Explanations of police coercion have been traditionally embedded within sociological, psychological, and organizational theoretical frameworks. Largely absent from the research are examinations exploring the role of neighborhood context on police use-of-force practices. Using data collected as part of a systematic social observation study of police in Indianapolis, Indiana, and St. Petersburg, Florida, this research examines the influence of neighborhood context on the level of force police exercise during police-suspect encounters using hierarchical linear modeling techniques. The authors found police officers are significantly more likely to use higher levels of force when suspects are encountered in disadvantaged neighborhoods and those with higher homicide rates, net of situational factors (e.g., suspect resistance) and officer-based determinants (e.g., age, education, and training). Also found is that the effect of the suspect's race is mediated by neighborhood context. The results reaffirm Smith's 1986 conclusion that police officers "act differently in different neighborhood contexts.".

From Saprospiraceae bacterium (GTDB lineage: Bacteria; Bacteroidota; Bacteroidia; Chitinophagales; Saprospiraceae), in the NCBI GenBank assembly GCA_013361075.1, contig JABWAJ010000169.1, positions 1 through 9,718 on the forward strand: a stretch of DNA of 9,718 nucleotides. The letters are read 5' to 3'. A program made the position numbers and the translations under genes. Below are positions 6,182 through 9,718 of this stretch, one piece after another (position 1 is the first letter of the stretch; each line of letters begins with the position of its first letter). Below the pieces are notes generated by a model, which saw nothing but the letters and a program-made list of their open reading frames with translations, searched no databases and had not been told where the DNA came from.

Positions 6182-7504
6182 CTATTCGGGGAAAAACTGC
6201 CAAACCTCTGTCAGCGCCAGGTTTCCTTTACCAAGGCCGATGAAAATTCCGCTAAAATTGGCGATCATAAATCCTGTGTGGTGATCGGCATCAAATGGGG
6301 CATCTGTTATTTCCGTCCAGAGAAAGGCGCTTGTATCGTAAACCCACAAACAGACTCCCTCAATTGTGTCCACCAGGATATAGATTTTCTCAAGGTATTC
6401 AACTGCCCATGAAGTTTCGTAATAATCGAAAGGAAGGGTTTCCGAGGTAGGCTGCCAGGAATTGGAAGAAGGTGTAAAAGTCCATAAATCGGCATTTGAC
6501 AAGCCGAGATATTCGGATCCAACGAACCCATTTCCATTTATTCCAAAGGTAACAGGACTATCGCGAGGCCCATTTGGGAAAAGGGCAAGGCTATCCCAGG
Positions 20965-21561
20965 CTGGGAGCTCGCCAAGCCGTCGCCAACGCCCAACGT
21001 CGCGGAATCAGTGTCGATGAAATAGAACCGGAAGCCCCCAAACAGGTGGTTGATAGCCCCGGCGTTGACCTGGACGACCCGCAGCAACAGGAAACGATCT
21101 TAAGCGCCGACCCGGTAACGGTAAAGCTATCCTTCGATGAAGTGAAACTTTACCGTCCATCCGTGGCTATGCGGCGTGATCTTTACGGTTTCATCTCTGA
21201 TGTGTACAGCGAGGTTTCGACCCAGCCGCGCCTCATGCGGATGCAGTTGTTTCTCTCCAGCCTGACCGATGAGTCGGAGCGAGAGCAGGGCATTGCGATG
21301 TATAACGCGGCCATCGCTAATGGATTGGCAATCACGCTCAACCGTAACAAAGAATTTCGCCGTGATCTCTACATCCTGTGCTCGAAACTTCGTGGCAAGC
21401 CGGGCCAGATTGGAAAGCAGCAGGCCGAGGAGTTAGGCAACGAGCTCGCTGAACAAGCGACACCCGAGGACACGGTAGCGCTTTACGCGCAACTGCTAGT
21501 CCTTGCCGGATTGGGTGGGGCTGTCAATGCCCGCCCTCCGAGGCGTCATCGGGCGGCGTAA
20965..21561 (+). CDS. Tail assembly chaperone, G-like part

|Original language||English (US)|
|Number of pages||31|
|Journal||Journal of Research in Crime and Delinquency|
|State||Published - Aug 2003|
- Neighborhood disadvantage
ASJC Scopus subject areas
- Social Psychology